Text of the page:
The things I miss about hotels today are: hotel stationary, wake up calls from an actual person, vibrating beds (Oh, come on you do to!), big brass room keys, windows that actually open, hotels that give you a pair of white gloves to read the morning paper with and lobby shoe shines.

The things I dislike most about hotels are: bean-counting revenue managers, inadequate water pressure, Wi-Fi charges, intrusive housekeeping staffs, bathroom phones, inconvenient power supplies, bedspreads, resort fees, portage fees, mystery stains and Guest Behaving Badly (BTW: There is a GBB list–the no-fly list for hotels!).

Some hotels simply try too hard but that is better than the ones that don’t try at all; while some get it just right—the Borg Hotel in Reykjavik, the Boathouse in Phuket, and the Regent Taipei, to name a few.

Some hotels are guilty as (over)charged of being bloated, ego-stroking, self-satisfied establishments living on their perceived celebrity—when in fact their fifteen minutes ended long ago.

Some hotels are too ostentatious to the point of making you feel uncomfortable, while some brands are so bland and homogeneous that you’d think you were in Cleveland while staying in Borneo. And some of the newer boutique brands are just too painfully self-consciously hip.

Here are a dozen hotels across six continents that I have really enjoyed recently—and you would too:

Electra Palace (Athens)

Heritage Suites Hotel (Siem Reap)

Komaneka at Bisma (Bali)

Governor’s Residence (Yangon)

Hotel Monasterio (Cusco)

Vancouver Shangri La Hotel

The Bangkok Oriental

Mena House Hotel (Egypt)

Palais Jamai (Fez)

Oberoi Rajvilas (Jaipur)

San Francisco Palace Hotel

The Thief Hotel (Oslo)

Why do you like hotels and what are some of your favorite global places to rest your head?
By William D. Chalmers – Copyright 2000-2016, GEA, Inc. All Rights Reserved.

(Reprinted from Huffington Post October 2014)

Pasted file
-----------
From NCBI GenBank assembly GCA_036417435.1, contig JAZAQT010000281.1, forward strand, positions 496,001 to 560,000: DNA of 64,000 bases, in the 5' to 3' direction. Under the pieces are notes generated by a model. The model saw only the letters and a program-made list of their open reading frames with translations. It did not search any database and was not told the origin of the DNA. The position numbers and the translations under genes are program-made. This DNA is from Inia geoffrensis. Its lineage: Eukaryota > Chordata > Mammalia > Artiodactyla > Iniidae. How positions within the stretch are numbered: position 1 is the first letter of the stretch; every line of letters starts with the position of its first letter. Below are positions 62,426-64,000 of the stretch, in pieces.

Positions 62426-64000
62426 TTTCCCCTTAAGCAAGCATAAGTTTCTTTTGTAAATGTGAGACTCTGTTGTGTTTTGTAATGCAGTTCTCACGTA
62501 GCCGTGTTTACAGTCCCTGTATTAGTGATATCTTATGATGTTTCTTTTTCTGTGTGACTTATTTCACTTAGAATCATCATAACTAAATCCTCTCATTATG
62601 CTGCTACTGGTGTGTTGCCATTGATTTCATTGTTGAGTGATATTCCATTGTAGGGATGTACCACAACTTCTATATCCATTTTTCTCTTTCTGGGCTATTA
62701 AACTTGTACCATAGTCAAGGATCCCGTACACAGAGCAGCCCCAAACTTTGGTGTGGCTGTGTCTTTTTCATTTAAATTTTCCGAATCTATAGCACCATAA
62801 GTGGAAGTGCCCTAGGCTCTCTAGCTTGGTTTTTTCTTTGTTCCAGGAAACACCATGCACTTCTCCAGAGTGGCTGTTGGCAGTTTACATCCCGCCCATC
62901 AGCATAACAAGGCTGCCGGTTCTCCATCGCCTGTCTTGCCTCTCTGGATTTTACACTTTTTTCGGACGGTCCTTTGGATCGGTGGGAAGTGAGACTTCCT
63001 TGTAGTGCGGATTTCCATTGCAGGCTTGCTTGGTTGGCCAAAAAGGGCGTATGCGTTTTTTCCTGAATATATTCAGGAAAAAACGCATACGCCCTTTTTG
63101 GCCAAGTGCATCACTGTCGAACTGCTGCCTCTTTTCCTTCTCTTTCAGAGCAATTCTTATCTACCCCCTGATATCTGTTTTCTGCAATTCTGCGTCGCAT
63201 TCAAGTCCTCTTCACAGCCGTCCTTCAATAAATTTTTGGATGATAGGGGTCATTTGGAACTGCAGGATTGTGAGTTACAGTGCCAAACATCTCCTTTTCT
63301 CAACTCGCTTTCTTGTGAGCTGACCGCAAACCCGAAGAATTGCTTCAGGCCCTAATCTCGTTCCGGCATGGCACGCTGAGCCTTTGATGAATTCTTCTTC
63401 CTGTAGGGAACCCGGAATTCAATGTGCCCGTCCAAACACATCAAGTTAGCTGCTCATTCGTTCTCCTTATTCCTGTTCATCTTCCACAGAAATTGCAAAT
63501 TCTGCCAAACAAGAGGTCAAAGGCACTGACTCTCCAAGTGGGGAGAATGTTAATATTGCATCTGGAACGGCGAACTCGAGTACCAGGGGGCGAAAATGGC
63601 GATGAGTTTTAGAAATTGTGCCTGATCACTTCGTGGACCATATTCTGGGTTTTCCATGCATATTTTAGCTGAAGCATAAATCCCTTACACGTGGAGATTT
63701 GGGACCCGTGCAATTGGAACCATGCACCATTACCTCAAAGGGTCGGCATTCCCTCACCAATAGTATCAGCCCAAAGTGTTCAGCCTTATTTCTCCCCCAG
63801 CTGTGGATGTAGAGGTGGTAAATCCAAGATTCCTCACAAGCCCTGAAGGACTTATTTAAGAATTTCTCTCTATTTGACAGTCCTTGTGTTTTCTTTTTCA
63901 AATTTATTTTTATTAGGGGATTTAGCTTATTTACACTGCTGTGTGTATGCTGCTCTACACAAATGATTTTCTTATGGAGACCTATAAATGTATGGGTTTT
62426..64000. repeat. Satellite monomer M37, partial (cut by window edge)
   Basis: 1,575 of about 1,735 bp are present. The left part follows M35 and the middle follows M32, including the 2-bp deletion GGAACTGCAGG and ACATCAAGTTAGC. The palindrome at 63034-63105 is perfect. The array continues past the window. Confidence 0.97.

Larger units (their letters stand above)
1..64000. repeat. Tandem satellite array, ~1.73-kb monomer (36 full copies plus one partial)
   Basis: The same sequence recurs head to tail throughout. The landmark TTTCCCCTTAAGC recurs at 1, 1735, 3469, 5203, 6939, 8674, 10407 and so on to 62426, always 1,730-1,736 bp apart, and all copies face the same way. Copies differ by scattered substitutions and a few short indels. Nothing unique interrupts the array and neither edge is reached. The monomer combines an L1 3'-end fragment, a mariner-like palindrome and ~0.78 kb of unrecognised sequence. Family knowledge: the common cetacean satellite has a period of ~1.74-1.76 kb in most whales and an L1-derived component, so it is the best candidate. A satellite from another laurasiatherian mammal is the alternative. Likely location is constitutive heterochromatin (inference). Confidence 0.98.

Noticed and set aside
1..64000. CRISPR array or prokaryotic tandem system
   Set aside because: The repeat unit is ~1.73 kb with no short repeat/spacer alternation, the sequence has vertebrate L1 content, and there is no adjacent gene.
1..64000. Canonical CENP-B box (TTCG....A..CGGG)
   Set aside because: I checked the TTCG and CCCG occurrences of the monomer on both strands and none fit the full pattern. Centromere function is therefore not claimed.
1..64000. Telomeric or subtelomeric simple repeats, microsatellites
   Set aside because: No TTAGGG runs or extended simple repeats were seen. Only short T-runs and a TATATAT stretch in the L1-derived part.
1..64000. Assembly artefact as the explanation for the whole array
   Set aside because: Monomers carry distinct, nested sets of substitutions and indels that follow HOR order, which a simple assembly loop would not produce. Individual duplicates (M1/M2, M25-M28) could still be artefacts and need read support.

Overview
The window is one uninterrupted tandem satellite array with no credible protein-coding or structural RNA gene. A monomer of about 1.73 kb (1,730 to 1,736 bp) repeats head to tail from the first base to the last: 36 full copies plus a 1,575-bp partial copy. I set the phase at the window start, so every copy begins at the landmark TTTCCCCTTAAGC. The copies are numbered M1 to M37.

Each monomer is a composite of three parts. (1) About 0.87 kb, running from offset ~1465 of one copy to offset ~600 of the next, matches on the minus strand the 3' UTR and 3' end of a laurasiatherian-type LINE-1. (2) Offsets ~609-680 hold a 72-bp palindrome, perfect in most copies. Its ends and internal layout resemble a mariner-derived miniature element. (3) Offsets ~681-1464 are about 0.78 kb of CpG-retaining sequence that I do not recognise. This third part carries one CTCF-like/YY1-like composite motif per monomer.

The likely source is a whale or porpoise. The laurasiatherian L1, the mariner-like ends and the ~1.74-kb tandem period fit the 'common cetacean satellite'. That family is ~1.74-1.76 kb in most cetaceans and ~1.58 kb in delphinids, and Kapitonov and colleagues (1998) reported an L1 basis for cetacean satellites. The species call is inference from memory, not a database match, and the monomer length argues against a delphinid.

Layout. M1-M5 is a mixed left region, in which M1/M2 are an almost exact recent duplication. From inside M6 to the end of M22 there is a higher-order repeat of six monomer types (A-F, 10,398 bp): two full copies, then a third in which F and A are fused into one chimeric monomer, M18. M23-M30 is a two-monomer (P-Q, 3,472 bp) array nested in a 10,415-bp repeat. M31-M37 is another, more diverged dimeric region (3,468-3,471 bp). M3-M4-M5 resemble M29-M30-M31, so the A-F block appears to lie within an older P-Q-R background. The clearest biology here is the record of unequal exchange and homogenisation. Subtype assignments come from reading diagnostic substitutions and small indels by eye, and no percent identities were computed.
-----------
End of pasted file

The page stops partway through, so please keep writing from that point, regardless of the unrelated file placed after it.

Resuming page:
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A Travel Addict’s Index to Higher Highs

“When you travel often, you will be addicted to it forever.” — Henry Miller

Gateway drugs push you on to higher highs. Could the same be said for travel addiction?

My name is William Chalmers and I am a travel addict. There, I said it!

I fondly recall the lazy lake-side cottage vacations of my youth. We all remember our first time! I can distinctly evoke family road trips — Cedar Point, Gettysburg, Washington D.C., Williamsburg, and Ocean City, Maryland. It was a mild buzz. My first plane ride from Los Angeles to Detroit was utterly thrilling. I wanted more. I vaguely recall Spring Break holidays in Florida and Mexico — utterly intoxicating. (Sorry.) Then cross-country buddy road trips.

My taste for adventure grew. My first international adventure to Southeast Asia was the coup de graĉe… the travel bug was now firmly coursing through my veins. I was hooked. And the feeling of traveling to exotic faraway destinations only heightened my senses and consciousness. I was alive, engaged and absorbed. It was utterly exhilarating and I wanted more. A lot more.

Recently, I got to wondering about that gateway drug reference and narcotic feeling as it pertains to travel. Many of us suffer from the affliction wanderlust, which describes a “craving to travel.” But how does one contract an obsession and how does one go about feeding that habit?

Like foodies, there are tell-tale signs you are a travel addict: you talk about your next distant fix while you are already in an exotic destination; you book another trip as soon as you return from one; your Bucket List keeps getting longer instead of shorter; you only date international airlines flight attendants (Okay maybe just me?); you visibly shake at the sight of a map; you always carry your passport — even at home; your Skype contacts list looks like the UN’s phone book; your idea of art on your walls is thumb-tacking postcards; you can give tourists directions in places you are actually visiting; and finally, you know you are a travel addict when you accept the need for an intervention — as long as rehab on another continent is the first-step!